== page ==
TwistedCircuits's avatar

Now that I think about it, I'm pretty sure I've seen metal on metal contact/wear marks on the fins about that spot, this is complete conjecture on my part but Jimmy I agree and definitely see possibilities with this theory.


Still haven't been able to uncross these circuits...
DJ Fischer

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Thursday, September 30, 2021 4:14 PM
Jeff's avatar

If the fins are rubbing on anything, it's on the magnets that they pass through.


Jeff - Advocate of Great Great Tunnels™ - Co-Publisher - PointBuzz - CoasterBuzz - Blog - Music

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Friday, October 1, 2021 1:13 AM

A photo of the plate shows what appears to be a countersink on the plate (or is that just a lack of corrosion under the bolt heads? I haven’t looked at the photo in a while…) and the State statement indicated that the broken bolts were retained within the chassis which suggests to me that the bolt threads into a blind, threaded hole (so no nuts). My guess is that the bolts are probably cap screws with round socketed heads.

For the record, I have no idea what that plate might have hit (before it went flying, I mean).

—Dave Althoff, Jr.



/X\ *** Respect rides. They do not respect you. ***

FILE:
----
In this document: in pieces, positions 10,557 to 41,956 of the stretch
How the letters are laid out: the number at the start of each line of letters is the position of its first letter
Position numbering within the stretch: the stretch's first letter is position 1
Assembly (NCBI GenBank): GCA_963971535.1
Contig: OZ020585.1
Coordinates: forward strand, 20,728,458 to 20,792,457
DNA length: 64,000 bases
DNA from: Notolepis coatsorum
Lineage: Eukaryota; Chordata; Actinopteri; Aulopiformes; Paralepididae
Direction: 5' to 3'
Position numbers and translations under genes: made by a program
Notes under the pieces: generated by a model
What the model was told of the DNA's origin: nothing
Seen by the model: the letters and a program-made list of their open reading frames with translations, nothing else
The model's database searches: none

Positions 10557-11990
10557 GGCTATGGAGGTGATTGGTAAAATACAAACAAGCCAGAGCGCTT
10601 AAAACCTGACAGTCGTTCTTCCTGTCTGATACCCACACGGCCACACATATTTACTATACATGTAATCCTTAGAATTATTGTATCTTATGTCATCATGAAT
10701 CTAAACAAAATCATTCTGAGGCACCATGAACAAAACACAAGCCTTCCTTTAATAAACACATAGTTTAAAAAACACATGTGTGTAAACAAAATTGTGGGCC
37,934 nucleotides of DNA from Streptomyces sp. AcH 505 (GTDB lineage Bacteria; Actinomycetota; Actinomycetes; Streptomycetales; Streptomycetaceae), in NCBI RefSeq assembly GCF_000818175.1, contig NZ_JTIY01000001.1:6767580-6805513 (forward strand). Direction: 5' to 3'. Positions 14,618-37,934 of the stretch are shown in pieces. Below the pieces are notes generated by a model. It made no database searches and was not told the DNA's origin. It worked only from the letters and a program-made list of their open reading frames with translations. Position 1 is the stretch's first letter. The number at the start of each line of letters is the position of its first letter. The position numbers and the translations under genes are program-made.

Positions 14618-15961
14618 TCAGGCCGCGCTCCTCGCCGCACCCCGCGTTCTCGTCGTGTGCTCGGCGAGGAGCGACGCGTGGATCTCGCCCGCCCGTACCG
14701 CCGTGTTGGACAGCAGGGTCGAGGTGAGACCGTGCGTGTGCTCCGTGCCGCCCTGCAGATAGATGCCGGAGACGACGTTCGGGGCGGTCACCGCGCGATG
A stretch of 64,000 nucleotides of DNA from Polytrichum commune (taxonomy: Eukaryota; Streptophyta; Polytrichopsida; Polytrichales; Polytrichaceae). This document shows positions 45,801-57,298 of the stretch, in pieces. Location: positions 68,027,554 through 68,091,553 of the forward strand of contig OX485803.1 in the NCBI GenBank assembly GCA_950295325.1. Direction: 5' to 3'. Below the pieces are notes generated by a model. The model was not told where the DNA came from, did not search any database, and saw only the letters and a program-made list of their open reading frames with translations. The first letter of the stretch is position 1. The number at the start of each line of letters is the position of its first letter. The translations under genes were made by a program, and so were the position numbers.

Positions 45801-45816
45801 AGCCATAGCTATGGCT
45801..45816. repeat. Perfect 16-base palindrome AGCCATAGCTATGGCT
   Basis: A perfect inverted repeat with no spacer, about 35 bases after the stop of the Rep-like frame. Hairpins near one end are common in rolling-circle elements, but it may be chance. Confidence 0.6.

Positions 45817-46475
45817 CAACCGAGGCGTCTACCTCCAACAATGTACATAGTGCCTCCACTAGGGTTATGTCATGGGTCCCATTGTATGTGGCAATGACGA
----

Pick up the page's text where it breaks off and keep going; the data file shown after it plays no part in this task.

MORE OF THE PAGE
/XXX\ /X\ /X\_ _ /X\__ _ _____
/XXXXX\ /XXX\ /XXXX\_ /X\ /XXXXX\ /X\ /XXXXX
_/XXXXXXX\_/XXXXX\_/XXXXXXX\_/XXX\_/XXXXXXX\__/XXX\__/XXXXXX

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Friday, October 1, 2021 9:48 AM
jimmyburke's avatar

Right, Dave, your observation of the hole possibly being threaded, with no attached nuts is possible. I'm not certain what amount of vibration that form of fastener can withstand without working loose, but it may not have worked loose whatsoever, it could have been something protruding into it's path of travel. It should not be too difficult for the investigators to locate the first point of impact, or for that matter the only point of impact. And, whether the plate was ajar or whether something within the track area was out of place such as magnets.

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Sunday, October 3, 2021 11:39 PM

On another subject regarding the incident...what do you guys think will be the modifications Cedar Point implements to Top Thrill Dragster? Enclosing the queue/moving it could work but what if they just enclosed the brake run itself? With some sort of roof with slanted siding at least from the Finish Line to when the train is going less than 30-40 mph. Might be interesting to speculate changes before seeing what actually happens.

Also I've heard from a credible source that the woman who was hit, Rachel Hawes, is alive and out of the hospital now. This to me is amazing news because it seemed at first the degree of her injury was extremely serious to the point of life threatening.